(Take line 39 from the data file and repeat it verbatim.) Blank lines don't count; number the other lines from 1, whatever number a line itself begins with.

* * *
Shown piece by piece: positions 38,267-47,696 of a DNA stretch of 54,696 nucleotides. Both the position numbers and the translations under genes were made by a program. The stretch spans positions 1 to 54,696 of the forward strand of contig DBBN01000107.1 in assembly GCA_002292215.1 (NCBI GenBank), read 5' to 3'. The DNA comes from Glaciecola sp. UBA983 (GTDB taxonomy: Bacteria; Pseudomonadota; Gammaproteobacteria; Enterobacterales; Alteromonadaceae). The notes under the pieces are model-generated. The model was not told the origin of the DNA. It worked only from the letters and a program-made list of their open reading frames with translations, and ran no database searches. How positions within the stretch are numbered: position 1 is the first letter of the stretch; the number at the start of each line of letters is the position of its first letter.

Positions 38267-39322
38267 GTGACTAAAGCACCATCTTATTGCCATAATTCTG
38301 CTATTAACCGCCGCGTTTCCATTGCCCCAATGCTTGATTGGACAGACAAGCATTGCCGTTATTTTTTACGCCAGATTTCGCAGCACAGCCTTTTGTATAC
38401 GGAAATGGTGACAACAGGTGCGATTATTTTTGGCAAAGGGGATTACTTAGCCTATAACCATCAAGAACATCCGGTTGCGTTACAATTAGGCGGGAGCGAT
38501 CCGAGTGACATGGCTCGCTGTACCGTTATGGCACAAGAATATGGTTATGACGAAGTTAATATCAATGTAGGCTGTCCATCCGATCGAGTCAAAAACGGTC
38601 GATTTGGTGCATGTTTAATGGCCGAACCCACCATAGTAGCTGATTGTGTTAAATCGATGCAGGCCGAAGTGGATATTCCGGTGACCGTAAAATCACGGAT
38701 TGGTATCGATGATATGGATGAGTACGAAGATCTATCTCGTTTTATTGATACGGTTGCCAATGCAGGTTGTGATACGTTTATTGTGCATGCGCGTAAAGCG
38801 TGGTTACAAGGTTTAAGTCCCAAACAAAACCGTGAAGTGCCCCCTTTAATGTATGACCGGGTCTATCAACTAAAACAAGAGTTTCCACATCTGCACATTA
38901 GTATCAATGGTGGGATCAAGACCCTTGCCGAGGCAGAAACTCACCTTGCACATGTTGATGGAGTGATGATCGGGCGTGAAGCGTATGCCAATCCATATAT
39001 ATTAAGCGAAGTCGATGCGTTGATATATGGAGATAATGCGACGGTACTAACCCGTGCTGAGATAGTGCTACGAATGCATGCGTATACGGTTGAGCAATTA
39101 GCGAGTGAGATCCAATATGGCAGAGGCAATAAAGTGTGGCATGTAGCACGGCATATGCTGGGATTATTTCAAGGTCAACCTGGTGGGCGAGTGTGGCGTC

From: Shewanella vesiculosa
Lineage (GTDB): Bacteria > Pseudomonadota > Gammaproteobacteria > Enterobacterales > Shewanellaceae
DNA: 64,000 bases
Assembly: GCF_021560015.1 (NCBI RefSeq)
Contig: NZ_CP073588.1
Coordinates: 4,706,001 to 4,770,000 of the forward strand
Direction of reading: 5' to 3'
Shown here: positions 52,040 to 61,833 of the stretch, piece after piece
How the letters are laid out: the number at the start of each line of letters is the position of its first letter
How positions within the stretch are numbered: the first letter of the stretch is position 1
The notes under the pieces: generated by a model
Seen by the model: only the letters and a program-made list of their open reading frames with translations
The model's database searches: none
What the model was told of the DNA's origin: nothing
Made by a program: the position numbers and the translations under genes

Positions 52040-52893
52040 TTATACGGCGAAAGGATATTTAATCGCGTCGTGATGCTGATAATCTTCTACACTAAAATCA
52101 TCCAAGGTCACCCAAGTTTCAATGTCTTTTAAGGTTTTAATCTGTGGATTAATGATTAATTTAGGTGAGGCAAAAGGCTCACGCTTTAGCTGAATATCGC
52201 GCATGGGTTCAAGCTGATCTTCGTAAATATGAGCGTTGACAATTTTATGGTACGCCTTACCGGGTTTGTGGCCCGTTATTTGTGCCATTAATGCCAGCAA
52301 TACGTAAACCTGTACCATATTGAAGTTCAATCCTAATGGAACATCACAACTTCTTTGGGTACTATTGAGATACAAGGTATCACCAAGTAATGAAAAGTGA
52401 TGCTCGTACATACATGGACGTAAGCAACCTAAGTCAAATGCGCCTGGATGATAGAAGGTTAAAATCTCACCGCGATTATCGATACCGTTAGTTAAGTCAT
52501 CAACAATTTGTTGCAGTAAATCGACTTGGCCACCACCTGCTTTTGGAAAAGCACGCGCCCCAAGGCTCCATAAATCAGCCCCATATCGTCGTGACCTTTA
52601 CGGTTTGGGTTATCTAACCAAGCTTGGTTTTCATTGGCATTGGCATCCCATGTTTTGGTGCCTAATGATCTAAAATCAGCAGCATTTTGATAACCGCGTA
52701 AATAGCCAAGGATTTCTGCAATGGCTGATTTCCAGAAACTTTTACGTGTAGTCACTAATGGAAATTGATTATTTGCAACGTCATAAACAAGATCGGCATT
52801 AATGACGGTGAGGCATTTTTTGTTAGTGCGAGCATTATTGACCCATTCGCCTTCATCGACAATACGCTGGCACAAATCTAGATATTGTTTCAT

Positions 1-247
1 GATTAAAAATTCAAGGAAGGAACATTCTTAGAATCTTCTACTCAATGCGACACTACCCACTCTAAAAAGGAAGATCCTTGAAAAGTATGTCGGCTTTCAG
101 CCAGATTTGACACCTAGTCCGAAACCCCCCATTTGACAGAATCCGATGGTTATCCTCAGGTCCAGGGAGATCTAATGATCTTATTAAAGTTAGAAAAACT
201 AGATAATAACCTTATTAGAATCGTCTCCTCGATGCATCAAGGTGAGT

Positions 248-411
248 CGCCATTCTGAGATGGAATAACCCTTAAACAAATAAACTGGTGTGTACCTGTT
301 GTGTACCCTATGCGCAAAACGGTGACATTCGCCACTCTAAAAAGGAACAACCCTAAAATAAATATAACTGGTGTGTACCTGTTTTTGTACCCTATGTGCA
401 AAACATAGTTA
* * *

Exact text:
1 GATTAAAAATTCAAGGAAGGAACATTCTTAGAATCTTCTACTCAATGCGACACTACCCACTCTAAAAAGGAAGATCCTTGAAAAGTATGTCGGCTTTCAG